Here is a man with a far greater purpose than the simple self-preservation that previously defined him, and he is content because of it. A man who is, finally, heartbreakingly able to be the hero he always wanted to be.

“Bring back what we lost,” he tells Rogers when he agrees to join the attempt to reverse the Thanos snap. “Keep what I found. At all cost.”

And we learn, as he knew, that the personal cost to Tony Stark of achieving that end is unimaginably terrible.

But then, saving the universe and half of humanity is a serious business that requires an extraordinary boardroom, and, like all businesses, world preservation requires those board members to find a way of integrating and balancing a wide and often explosive array of talent.

It’s about matching yin with yang, checks with balances, creativity with caution and power with guile. Given the strength – both literally and figuratively – of the characters who sit around the big table at S.H.I.E.L.D. headquarters, how, then, does the Avengers boardroom stack up?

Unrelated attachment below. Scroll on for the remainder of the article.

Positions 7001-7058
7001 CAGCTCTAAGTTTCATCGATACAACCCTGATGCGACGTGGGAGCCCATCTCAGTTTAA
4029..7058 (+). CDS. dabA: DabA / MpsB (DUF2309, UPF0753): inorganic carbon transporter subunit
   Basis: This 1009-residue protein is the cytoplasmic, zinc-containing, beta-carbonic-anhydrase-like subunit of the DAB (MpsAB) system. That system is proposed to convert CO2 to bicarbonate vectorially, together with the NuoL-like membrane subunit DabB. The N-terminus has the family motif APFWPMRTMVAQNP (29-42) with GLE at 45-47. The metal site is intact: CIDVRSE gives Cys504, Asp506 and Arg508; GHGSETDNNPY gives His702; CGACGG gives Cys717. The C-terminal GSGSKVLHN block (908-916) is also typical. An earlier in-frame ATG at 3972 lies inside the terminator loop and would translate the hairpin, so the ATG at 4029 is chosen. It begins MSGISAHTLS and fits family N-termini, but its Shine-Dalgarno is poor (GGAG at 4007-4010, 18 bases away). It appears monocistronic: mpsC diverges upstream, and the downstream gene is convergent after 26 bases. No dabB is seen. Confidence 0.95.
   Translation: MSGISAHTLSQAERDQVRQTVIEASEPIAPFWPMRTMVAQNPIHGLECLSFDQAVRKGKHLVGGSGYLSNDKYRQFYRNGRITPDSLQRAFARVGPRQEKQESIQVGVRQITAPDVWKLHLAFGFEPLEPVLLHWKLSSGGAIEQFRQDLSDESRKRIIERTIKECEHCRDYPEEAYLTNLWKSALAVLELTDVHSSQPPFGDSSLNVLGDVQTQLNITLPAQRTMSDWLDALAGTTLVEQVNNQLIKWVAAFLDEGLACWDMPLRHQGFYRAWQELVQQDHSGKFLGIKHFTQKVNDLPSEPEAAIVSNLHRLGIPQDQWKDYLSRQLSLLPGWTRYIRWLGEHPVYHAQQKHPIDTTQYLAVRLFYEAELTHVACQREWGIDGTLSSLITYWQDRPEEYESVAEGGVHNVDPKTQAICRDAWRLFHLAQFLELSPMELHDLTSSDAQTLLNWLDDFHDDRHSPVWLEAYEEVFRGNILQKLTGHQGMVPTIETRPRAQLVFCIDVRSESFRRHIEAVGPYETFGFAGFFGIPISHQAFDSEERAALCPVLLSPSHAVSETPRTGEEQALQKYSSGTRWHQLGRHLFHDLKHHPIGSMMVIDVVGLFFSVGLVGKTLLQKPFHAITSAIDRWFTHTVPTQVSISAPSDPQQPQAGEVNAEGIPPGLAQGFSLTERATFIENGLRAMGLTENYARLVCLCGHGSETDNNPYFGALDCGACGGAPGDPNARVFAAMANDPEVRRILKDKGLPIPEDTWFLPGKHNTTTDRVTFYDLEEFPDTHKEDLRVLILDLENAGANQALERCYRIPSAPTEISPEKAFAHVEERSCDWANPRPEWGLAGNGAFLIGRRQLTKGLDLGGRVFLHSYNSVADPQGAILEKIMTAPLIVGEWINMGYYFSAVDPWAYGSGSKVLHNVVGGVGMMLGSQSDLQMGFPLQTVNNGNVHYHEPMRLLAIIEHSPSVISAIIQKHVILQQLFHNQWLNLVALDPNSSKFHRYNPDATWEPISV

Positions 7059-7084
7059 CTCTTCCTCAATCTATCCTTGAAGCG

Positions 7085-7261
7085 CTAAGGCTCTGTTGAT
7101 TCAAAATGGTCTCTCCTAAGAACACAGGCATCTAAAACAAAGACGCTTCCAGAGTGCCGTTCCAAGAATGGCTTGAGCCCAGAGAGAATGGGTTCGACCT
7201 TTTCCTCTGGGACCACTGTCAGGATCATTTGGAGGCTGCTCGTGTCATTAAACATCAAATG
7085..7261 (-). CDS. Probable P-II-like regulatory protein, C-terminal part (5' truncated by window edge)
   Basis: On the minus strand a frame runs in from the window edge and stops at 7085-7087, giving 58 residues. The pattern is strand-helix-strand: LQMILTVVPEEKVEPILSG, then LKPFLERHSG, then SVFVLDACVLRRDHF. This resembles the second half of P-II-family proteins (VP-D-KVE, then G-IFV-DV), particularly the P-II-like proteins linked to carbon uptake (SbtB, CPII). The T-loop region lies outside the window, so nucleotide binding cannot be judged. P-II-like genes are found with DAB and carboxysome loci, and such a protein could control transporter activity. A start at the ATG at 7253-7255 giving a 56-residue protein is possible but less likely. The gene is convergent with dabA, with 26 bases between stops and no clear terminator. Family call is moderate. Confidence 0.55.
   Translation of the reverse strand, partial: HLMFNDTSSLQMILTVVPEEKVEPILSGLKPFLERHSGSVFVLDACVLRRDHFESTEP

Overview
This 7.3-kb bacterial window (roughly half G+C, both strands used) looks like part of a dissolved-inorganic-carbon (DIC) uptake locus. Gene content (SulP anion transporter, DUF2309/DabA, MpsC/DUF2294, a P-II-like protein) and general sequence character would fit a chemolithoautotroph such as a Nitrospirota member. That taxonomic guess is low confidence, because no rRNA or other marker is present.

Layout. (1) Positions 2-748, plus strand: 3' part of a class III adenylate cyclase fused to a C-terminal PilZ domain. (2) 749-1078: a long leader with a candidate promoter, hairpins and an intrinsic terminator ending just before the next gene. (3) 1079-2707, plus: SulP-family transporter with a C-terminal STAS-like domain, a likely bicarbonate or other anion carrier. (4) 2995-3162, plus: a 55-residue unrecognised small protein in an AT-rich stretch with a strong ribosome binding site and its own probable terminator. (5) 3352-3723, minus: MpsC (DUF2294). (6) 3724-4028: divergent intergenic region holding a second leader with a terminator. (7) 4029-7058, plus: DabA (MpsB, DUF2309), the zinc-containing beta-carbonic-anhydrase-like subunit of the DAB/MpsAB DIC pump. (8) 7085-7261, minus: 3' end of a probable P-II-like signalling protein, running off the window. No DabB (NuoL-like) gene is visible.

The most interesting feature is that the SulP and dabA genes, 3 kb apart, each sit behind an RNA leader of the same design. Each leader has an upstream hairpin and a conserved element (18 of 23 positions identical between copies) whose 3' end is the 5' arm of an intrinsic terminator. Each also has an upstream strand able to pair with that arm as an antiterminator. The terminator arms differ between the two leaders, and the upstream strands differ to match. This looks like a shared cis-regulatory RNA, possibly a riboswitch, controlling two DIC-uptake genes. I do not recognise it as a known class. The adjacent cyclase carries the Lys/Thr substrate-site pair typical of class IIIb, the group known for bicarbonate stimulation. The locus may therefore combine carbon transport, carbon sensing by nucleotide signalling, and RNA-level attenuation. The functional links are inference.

Steve Rogers – Chairman of the Board

If Stark is the CEO, then Rogers, surely, is the wise old head in the big chair who brings context and consideration, planning and strategy. He knows how things were done in the old days because he was there, and he knows how things are done now, because, well, he’s still here now.

We talked at length about Steve Rogers’ singular attributes in our previous blog Captain America: Old Style Values in a New World but by the time we get to the business end of Endgame, he’s also been on a journey of personal discovery defined by grief and loss.

Five years after the Thanos snap, he’s looser and goosier. Adaptable and versatile, the prospect of Steve Rogers completely morphing from his buttoned-up by-the-book persona into a loose cannon is still unthinkable, but the morally uptight Cap who never cussed and always had a plan has all but disappeared.

In his place stands a man prepared to work on the fly – ‘Let’s go get this sonofabitch’ – as long as the broad risk-benefit calculation tallies the right way.